Want to make Dubai film hub too: Fest chairman

By Dibyojyoti Baksi, IANS
Monday, December 20, 2010

DUBAI - The Dubai International Film Festival was a great platform for countries that do not produce too many films, to market Arab cinema and also make Dubai a film hub, its chairman Abdulhamid Juma says.

“Countries which have lesser productions like Sri Lanka, Malaysia, Singapore…in Africa we have Sudan, Nigeria…We really wanted to bring those films, give awards because we want to think of Dubai as a destination, when they produce films,” Juma told IANS in an interview.

“I think the response has been tremendous. In 2004, we had a very clear vision of what the festival should do and achieve. We still have that vision, which I think is now getting the best response from the rest of the world. We are focusing on a lot of things, which is helping the UAE and GCC (Gulf Cooperation Council) filmmakers to take part in this festival,” said Juma.

“Dubai has been always been the hub for trade, hub for tourism, hub for business and so now we want it to be hub for films,” he added.

Among the 157 films screened at the festival that concluded Sunday, 72 were Arabic, setting a new benchmark in the growth of quality films in the Middle East.

“Well a film industry doesn’t grow in one or two years. It took Hollywood and other established film industries 100 years…and in seven years we can’t claim we are going to be Hollywood, but there is a beautiful sign. Out of 157 films, 72 were Arab films.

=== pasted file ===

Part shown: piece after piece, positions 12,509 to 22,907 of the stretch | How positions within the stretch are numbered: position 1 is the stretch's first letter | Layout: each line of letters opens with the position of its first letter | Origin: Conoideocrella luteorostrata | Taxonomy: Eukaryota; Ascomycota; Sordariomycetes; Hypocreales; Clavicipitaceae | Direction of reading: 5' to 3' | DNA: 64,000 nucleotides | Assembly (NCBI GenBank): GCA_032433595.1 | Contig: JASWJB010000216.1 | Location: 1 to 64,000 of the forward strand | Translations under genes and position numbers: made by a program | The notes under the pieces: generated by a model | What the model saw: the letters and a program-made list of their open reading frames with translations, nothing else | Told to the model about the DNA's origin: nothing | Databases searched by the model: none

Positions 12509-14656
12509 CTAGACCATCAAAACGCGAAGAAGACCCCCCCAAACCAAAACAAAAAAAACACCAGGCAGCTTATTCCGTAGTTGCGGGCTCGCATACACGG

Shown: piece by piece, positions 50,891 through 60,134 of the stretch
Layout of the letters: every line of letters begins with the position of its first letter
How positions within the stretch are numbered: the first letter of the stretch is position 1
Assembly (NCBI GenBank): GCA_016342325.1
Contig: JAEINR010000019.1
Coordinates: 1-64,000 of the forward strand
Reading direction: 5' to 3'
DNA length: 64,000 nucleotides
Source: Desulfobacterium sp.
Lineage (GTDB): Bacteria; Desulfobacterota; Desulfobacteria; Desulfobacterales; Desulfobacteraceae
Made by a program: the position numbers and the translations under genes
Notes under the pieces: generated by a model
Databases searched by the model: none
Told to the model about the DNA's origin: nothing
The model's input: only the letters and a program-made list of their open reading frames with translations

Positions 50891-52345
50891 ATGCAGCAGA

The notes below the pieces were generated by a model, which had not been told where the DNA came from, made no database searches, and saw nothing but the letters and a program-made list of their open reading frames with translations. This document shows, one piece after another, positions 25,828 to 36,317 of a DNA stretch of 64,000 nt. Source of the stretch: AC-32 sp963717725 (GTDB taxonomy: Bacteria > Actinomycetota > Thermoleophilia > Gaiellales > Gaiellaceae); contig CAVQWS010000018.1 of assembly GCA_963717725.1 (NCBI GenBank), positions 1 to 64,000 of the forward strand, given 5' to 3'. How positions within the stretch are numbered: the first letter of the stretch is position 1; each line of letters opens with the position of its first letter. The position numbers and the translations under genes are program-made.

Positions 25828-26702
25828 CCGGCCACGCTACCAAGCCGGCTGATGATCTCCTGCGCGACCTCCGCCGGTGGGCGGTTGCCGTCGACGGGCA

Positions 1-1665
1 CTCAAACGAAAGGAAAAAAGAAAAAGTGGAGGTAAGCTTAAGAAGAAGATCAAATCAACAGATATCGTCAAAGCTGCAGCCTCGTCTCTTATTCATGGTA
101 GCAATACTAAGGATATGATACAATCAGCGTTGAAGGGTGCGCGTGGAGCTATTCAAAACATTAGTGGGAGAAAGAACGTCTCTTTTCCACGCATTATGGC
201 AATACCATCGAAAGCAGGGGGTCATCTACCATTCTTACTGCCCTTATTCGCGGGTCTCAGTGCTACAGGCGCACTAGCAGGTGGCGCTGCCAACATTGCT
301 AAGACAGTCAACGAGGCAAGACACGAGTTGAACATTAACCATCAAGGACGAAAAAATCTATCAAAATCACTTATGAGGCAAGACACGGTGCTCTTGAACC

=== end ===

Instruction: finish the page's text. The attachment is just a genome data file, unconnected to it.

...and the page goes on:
“There has been improvement. There are 14 Emirati films, out of which 12 had their world premiere…All these signs are telling us that we are going in the right direction. Filmmakers are taking more interest, making more films. But we can’t forget that we are still at the beginning,” Juma pointed out.

The 157 films at the festival were from 57 countries from South America to South Korea, apart from the Middle East. The event had a robust competition segment, a thriving film market and lots of public interaction.

Juma said the Dubai festival could inspire people to start more such events in the UAE.

“I think Dubai has always been the landmark not only in the film festival, but everything we do, Dubai has always been the leader. We don’t mind people taking this initiative. We are happy that there are other film festivals now in Doha and Abu Dhabi or anywhere else.

“We need help of other nationalities, of other governments, other festivals to make sure this industry is looked after,” Juma said.

Asked if Arab films are more culture-centric, the festival chairman said: “Some filmmakers are making films for Arab audiences; some are making them for a world audience… It’s the way the filmmakers are handling the story. Usually, some films are done very, very locally, but they go international.”

He admited that the primary vision of the festival was to market Arab films.

“We really want to leverage on Dubai’s strength as a marketing mechanism to take Arab films beyond their boundaries and also bring other films, not really the mainstream films, mostly independent and regional films of the Arab world and Dubai in particular,” said Juma.

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